been avoided, a coroner has said. Police believe Iraqi Kurd Khalid Peshawan murdered
Halimah Ahmed, 19, on November 26 last year before hanging himself. The pair's bodies
were found the following day. Coroner Dr Robert Hunter returned a verdict of unlawful killing
for the death of Miss Ahmed. But in a narrative verdict for the inquiry into Peshawan's suicide,
he said "no effective measures" were taken by mental health staff after the 33-year-old spoke
of suicide and concerns that he may harm his friends.
In a two-day inquest at Derby Coroner's Court, details emerged of Peshawan's deteriorating
mental state in the weeks before the deaths. A community psychiatric nurse flagged up her
concerns about the failed asylum seeker, saying he "fully intended to kill himself" and that he
was a serious risk to others. But attempts at conducting the assessment vital to sectioning
him under the Mental Health Act failed on three separate occasions because an approved
social worker could not be found.
Summing up, Dr Hunter said: "Had Mr Peshawan been admitted (to a psychiatric unit)
voluntarily or as a detained patient and had a full and comprehensive assessment been
conducted over a period of time then, on the balance of probabilities, the tragic events which
occurred on November 26 would have been avoided." An internal review carried out by the
Derbyshire Mental Health Services NHS Trust found that the tragedy could not have been
predicted. But the inquiry was branded in court by Miss Ahmed's family as a "whitewash" that
"glossed over" systemic failures to manage the care and treatment of Peshawan.
Woman who swallowed anti-freeze dies after refusing treatment - because doctors
feared 'assault' claim if they saved her, Daily Mail, 17th October 2008
A young woman who attempted suicide was allowed to die because hospital staff feared they
would be accused of assault for ignoring her wishes, an inquest heard. Kerrie Wooltorton
arrived fully conscious in hospital clutching a 'living will' in which she stated she did not want
to be saved and was '100 per cent aware of the consequences'. The former charity shop
worker called an ambulance after drinking the anti-freeze at her flat. The consultant who
would have treated her for swallowing anti-freeze sought legal advice before deciding not to
intervene and Miss Wooltorton, 26, died the following day.
Staff at Norfolk and Norwich University Hospital complied with Kerrie Wooltorton's wish not to
receive medical treatment, an inquest heard. The case drew astonishment yesterday from
anti-euthanasia organisations which said living wills should only apply when the patient is
incapable of stating their wishes. They accused Norfolk and Norwich University Hospital of
allowing the document to 'intimidate' them into allowing Miss Wooltorton - who had an
untreatable personality disorder - to die when they should have been fighting to save her life.
Consultant renal physician Alexander Heaton told the inquest in Norwich that the hospital's
medical director and legal adviser informed him Miss Wooltorton clearly had the mental
capacity to make the decision about her treatment. Asked what would have happened if he
had intervened, he said: 'It's my duty to follow her wishes. I would have been breaking the law
and I wasn't worried about her suing me but I think she would have asked 'What do I have to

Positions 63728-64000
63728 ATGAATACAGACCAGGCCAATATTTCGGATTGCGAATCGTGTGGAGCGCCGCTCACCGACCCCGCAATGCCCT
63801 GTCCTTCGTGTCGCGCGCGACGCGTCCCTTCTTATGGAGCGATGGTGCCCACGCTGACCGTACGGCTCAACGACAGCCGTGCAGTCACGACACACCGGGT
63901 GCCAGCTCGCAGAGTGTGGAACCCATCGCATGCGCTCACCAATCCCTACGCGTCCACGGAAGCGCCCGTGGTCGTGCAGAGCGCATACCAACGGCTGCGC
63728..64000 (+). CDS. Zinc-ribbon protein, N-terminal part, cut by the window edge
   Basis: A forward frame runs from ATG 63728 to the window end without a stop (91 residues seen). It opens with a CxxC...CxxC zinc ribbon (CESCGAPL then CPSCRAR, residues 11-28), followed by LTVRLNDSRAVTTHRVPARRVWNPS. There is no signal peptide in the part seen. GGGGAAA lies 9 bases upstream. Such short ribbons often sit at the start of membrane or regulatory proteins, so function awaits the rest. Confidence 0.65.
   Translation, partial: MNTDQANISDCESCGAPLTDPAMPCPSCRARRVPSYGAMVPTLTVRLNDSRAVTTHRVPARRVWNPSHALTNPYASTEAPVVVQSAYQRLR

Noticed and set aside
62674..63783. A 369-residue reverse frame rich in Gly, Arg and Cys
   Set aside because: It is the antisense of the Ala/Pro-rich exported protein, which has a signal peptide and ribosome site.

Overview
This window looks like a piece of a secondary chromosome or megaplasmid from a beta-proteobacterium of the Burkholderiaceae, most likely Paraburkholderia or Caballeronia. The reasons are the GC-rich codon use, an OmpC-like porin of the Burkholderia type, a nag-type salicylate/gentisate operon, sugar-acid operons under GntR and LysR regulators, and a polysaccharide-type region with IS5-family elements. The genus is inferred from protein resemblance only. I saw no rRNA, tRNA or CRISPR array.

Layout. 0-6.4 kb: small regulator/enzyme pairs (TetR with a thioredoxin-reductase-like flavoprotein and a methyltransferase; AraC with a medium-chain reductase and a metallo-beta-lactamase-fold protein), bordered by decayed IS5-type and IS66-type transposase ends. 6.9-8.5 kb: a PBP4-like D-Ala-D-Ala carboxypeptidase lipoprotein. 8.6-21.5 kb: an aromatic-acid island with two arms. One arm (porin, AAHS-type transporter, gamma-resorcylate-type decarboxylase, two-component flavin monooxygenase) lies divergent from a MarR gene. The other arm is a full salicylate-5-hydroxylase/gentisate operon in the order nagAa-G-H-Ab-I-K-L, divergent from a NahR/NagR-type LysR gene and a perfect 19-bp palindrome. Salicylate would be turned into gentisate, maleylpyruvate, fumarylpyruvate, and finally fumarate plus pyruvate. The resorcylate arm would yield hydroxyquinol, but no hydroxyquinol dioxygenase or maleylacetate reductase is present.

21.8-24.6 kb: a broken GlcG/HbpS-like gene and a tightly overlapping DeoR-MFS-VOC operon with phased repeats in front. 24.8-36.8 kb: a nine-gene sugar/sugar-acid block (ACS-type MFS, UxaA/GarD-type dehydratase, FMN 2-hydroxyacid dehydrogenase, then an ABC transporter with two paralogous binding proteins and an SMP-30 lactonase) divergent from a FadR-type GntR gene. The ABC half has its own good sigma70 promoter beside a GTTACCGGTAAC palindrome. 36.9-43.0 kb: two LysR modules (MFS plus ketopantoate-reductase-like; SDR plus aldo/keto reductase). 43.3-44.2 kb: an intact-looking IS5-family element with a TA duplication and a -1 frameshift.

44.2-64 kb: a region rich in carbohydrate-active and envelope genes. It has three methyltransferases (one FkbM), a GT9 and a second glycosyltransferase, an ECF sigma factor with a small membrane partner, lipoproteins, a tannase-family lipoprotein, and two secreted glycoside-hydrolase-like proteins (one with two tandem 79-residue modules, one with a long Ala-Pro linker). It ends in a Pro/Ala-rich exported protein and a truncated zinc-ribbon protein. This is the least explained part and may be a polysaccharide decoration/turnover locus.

do to tell you what my wishes are?' 'She had made them abundantly clear and I was content
that that was the case. 'It's a horrible thing to have to do but I felt I had not alternative but to
go with her wishes. Nobody wants to let a young lady die.' Dr Heaton added: 'She was in no
state to resist me and I could have forced treatment on her but I don't think it was the right
thing to do. 'I feel it would have been assault.'
Her friend Melanie Miller, 27, yesterday said she was treated as next-of-kin by Miss
Woolterton and had previously given doctors the go-ahead to save her with dialysis. 'When
she came round she was angry that she had been saved. Soon after that she wrote the letter
saying she did not want to be treated,' she said. Mother-of-two Miss Miller added Miss
Wooltorton had been estranged from her parents for many years. She said: 'I know her father
was angry that the hospital did not treat her when she was dying. He blames the doctors for
her death.' Miss Wooltorton, who lived alone in Norwich, attempted suicide by swallowing
anti-freeze on nine occasions in less than a year. Each time she accepted dialysis treatment
to flush the toxic solution from her system. She wrote the living will on September 15,
however, and drank anti-freeze three days later. When she was admitted to hospital she was
'calm' and 'not agitated', according to Dr Heaton, and verbally confirmed the terms of her
living will to staff. A post mortem revealed she died from ethylene glycol toxicity.
The inquest, which began on Thursday, heard she had been distressed that her difficulties
with intimate relationships might prevent her from having children. She had been regularly
admitted to Hellesdon Hospital under the Mental Health Act. But consultant psychiatrist
Bernardo Garcia, who saw Miss Wooltorton in the months before her death, said he believed
she had mental capacity to make the living will.
The Care Not Killing Alliance, which campaigns against euthanasia, yesterday said living wills
apply only when the patient no longer has the mental capacity to make and convey decisions
about their care. Spokesman Dr Peter Saunders said: 'A mentally competent patient has the